It was late on the first Tuesday in November, and Captain Hussen Besheir, an Ethiopian federal soldier, was on duty at a guard post outside the military camp in Dansha.
It was close to midnight when he saw headlights approaching.
Ten armed members of the Tigrayan special forces got out of the vehicle and demanded to see the camp’s commander.
“‘We’re not here for you’,” Hussen recalled them saying. “‘We want to talk to the leaders.'”
Hussen refused. An argument ensued and gunfire rang out.
They were the first shots in a conflict that has since engulfed northern Ethiopia’s Tigray region, killing many hundreds of people and forcing tens of thousands from their homes.
This week AFP visited the Dansha barracks, home to the Fifth Battalion of the Northern Command of the Ethiopian military, after gaining rare access to Tigray, where a near-complete communications blackout has been in place since the fighting began.
Shell casings littered the camp’s grounds, and bullet holes were punched in the walls of buildings and sides of military trucks.
A metal sign at the entrance reading, “We need to protect the constitution from anti-development forces and lead our country to renaissance,” was so perforated with gunfire as to be almost illegible.
Hussen and others described hours-long rifle and grenade battles against fighters loyal to the Tigray People’s Liberation Front (TPLF), including special forces and militiamen, joined by some federal soldiers of Tigrayan ethnicity who turned against their comrades.
Echoing a statement from Ethiopian Prime Minister Abiy Ahmed, Hussen said soldiers “were killed in their pyjamas”, adding, “What happened here is even worse than that.”
“Betrayal alone wouldn’t describe the feeling that I have. These are soldiers who have been eating and drinking with us,” he said of those former federal troops who allegedly turned their guns against them.
The government in Addis Ababa has claimed the attack on Dansha – and a simultaneous assault on another barracks in the regional capital Mekele – as justification for its military offensive in Tigray since November 4.
It points to an interview on Tigrayan media in which a prominent TPLF supporter, said a pre-emptive strike was “imperative”.
“Should we be waiting for them to launch attacks first? No,” said Sekuture Getachew, in the interview, which Abiy’s office has called a “confession”.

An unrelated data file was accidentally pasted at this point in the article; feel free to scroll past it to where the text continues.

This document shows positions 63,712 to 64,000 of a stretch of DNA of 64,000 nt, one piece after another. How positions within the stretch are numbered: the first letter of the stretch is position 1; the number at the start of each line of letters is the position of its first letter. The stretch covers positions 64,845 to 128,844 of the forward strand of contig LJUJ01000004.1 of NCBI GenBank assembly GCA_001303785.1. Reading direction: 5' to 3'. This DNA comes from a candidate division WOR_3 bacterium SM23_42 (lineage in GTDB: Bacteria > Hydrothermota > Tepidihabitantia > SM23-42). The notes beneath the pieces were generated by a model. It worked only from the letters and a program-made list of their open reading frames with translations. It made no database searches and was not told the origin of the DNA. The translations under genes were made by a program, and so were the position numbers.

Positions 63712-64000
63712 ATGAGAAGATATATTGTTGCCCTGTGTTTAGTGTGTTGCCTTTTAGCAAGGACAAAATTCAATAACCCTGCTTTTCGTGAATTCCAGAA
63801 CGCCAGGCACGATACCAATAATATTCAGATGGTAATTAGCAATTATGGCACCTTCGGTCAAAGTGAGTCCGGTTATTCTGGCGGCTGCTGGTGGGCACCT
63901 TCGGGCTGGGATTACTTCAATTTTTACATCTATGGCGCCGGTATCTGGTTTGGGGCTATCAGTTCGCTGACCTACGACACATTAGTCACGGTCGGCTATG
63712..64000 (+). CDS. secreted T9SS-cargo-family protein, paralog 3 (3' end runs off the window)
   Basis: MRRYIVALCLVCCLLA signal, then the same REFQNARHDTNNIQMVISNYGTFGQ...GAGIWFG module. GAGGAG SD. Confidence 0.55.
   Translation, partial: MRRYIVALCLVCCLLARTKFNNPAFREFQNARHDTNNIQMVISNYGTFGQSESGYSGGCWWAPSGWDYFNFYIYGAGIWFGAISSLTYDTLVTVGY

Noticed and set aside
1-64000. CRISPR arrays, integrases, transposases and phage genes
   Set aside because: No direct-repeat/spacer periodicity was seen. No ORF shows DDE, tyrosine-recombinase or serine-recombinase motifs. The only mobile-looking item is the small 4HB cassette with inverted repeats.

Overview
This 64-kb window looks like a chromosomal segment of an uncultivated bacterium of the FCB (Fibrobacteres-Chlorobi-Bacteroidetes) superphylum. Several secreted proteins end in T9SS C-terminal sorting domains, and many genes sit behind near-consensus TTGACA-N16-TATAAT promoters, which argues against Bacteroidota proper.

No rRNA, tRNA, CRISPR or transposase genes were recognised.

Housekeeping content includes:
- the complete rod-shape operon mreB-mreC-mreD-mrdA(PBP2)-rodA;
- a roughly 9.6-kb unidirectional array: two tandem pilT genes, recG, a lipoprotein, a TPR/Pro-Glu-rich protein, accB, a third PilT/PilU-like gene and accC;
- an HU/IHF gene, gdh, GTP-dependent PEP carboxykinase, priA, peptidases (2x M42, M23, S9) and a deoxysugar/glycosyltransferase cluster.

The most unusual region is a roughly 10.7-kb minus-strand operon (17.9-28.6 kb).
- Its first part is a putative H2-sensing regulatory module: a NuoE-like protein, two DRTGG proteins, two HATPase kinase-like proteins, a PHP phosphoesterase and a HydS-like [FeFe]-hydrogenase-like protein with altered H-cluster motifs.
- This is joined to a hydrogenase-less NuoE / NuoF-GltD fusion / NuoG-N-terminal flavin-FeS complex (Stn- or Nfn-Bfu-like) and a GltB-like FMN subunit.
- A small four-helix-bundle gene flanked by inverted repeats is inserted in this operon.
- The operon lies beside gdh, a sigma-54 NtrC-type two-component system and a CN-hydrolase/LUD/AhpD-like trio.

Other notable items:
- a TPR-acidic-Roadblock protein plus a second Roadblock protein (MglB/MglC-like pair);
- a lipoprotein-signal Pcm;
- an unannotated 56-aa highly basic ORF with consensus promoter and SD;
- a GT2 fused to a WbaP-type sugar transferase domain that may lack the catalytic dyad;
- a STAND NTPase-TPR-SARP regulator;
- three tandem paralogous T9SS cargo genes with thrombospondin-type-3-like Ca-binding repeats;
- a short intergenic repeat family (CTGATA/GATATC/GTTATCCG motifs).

Confrontation between Abiy and the TPLF was a long time coming. The TPLF dominated Ethiopian politics for nearly three decades until anti-government protests swept Abiy to power in 2018.
Since then the TPLF has complained of being sidelined and scapegoated for the country’s woes.
The rift widened after Ethiopia postponed national elections because of the coronavirus pandemic. Tigray went ahead with its own vote, then branded Abiy an illegitimate ruler.
Tadilo Tamiru, a sergeant in the government-aligned Amhara special forces, was 50 kilometres to the south with his 170-strong unit, in a small town along the border between the Tigray and Amhara regions, when the fighting began in Dansha.
They were ordered to march north to join the battle.
“The support we provided the Ethiopian defence forces was very important,” he said, claiming it turned the tide against the TPLF.
In the hours and days after the fighting in Dansha, Abiy sent troops, tanks and jets into Tigray to oust the “criminal clique” of TPLF leaders. On Thursday, he ordered a “final” assault on Mekele, after the TPLF rejected a 72-hour deadline to surrender.
‘A lot of shooting’
Restrictions on access to the conflict zone make it hard to verify claims from either side, but a visit to Dansha revealed that a battle, limited in scope, took place: while the military barracks was bullet-scarred, the surrounding town was unscathed.
Some shops were boarded up but the town – unlike others in Tigray visited by AFP – was far from abandoned.
The main thoroughfare, tree lined and paved, was busy with cattle and vehicles, women roasting coffee on the roadside as a group of boys played pool at a pavement table.
Relieved residents described fearfully listening as gunfire erupted from the barracks.
“During the first night there was a lot of shooting. And when we woke up in the morning, we could see bullets everywhere,” said Mulye Bayu, a wide-eyed 19-year-old in a floral dress, who runs a roadside cafe.